LONDON: Britain’s cost of living crisis is claiming another casualty: the Aga.
More and more families are removing their Agas as rocketing energy prices make the cast-iron ovens expensive to operate.
Originally designed to burn coal and be switched on 24/7, the Aga is an energy guzzler and now even owners of more modern electric models are finding them too costly.
Jack O’Dwyer, a Blackpool-based oven remover, has taken out 35 Agas this year and received at least 100 phone calls from people across the country looking to sell.
Others are seeking to have them removed for free as they can’t afford the roughly £500 (US$579 or RM2,607) charge to remove them.
O’Dwyer said he won’t buy Agas from their owners as he wasn’t confident he could find a buyer. One recent client was paying £10 (RM52) a day to run her brand new electric Aga and had it removed after just six months, he said.
“It’s always a dream come true for people to have them but it’s just crucifying that they can’t hold onto them,” said O’Dwyer. “£70 (RM366) a week is outrageous for a cooker.”
The Aga was originally designed in Sweden but has a huge following in the UK, with some owners naming their ovens and considering them part of the family.
Available in a range of colours, Agas can have as many as five ovens at different temperatures and two hobs.
The unusual always-on functionality lets them use indirect radiant heat to cook food and means you don’t have to wait for an oven to preheat. They have been made in Telford, England, since the 1940s and are a status symbol in rural family homes.
A Facebook group entitled “I love my Aga!” has 16,800 members and currently the community is sharing advice on how best to save energy while running the appliance.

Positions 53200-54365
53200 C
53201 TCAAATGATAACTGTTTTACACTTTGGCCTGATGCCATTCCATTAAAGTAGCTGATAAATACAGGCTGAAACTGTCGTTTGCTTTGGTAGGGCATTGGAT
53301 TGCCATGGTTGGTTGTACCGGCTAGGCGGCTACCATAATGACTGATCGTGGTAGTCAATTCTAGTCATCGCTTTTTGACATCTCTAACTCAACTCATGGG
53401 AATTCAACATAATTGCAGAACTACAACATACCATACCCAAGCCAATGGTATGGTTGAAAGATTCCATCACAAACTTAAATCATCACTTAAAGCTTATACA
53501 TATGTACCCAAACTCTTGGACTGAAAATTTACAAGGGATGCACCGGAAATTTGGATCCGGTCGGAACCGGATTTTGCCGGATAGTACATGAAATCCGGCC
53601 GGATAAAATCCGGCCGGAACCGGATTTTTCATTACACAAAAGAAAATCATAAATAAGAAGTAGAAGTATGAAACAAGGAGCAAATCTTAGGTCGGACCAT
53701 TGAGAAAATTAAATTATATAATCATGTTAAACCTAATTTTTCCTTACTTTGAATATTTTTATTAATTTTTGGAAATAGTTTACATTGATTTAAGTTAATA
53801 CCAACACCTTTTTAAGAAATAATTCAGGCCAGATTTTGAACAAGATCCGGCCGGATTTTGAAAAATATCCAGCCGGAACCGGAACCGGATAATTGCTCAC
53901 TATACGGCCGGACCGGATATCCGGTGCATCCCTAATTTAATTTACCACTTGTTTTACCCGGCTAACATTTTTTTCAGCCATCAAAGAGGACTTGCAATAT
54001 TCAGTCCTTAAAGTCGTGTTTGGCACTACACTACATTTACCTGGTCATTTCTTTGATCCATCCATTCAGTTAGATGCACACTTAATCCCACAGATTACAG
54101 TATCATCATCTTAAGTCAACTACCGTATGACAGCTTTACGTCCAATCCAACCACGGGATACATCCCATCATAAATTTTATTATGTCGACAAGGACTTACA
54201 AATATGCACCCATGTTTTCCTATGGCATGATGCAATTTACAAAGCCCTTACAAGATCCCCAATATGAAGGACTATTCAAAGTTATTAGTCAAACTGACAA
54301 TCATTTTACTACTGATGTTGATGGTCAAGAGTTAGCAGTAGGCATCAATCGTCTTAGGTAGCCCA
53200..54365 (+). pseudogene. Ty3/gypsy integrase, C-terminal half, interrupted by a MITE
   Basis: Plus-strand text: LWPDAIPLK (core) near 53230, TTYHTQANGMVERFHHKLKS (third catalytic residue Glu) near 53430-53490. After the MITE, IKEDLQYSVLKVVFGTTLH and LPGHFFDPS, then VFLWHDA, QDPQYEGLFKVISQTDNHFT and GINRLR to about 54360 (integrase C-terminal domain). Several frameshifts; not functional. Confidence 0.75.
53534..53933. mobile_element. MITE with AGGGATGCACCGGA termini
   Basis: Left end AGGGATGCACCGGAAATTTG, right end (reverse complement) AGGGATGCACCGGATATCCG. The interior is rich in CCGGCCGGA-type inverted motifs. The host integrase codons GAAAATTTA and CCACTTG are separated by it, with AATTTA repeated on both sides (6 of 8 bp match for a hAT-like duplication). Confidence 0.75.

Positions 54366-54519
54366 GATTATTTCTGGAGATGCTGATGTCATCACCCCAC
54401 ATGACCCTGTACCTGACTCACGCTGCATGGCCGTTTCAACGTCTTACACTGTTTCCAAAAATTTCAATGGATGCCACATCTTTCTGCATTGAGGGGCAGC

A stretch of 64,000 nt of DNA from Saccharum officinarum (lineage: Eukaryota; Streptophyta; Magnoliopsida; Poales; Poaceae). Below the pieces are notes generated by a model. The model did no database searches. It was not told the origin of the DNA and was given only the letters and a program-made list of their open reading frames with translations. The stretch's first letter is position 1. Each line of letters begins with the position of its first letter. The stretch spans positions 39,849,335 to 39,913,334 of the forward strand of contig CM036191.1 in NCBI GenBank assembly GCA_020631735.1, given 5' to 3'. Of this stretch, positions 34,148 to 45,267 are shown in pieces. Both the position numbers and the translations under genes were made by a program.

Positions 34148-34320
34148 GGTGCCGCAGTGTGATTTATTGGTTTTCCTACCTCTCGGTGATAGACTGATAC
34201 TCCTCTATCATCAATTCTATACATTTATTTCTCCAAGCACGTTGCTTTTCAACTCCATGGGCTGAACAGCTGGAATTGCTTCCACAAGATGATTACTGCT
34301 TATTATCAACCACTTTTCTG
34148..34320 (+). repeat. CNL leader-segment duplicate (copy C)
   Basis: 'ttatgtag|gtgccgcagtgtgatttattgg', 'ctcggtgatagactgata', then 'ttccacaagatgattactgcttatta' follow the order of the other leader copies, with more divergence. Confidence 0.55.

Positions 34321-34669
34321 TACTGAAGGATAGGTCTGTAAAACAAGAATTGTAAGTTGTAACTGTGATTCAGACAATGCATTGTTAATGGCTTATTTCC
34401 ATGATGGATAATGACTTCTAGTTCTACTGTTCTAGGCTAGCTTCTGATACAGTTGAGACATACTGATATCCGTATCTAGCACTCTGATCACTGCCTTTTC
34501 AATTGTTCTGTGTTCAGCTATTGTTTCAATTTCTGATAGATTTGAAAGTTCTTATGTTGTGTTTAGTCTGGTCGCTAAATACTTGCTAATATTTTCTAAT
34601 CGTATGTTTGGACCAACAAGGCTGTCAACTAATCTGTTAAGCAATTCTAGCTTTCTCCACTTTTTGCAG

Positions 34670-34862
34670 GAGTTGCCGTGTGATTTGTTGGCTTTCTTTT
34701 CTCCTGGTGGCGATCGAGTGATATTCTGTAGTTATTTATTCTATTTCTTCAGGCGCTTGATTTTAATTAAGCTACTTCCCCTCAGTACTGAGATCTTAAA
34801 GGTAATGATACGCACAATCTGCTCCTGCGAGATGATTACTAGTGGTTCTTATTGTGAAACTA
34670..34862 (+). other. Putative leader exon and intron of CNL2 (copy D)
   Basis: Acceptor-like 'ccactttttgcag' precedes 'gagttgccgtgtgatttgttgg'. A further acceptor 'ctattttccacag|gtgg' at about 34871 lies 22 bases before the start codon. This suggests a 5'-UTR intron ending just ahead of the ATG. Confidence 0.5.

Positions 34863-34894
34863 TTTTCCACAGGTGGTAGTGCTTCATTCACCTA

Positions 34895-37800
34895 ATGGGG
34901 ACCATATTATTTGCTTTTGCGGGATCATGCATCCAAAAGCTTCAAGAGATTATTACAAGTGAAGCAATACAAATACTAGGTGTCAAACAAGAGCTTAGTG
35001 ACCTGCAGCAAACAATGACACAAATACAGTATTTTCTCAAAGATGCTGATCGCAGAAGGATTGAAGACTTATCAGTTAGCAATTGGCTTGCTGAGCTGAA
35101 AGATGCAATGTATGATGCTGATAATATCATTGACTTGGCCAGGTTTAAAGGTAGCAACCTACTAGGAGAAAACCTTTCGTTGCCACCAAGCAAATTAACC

O’Dwyer has seen owners moved to tears when he’s had to remove their beloved Aga.
Julie Bradbury, a married mother of two in Aberdeenshire, Scotland, is studying how much energy her electric Aga uses in order to decide whether to keep it.
Even with a new package of support for households from Liz Truss’s government, her energy costs have still doubled since this time last year “which isn’t inconsequential,” she said.
“It’s not just an oven,” said Bradbury, who uses her Aga, dubbed ‘The Blue Baby’ for its duck egg hue, to dry laundry and iron clothes. “Agas become a significant part of your life. It would be a big loss.”
To be sure, owners of Agas, which cost thousands of pounds, aren’t typically the biggest victims of a cost-of-living crisis which is hitting everything from gas to basic groceries.
Some of the most cash-strapped people are increasingly turning to food banks and using buy-now-pay-later loans for essential purchases. Many this winter may face a choice between heating their home or eating three meals a day.
Invented 100 years ago, the Aga was bought by US kitchen equipment maker Middleby Corp in 2015. — Bloomberg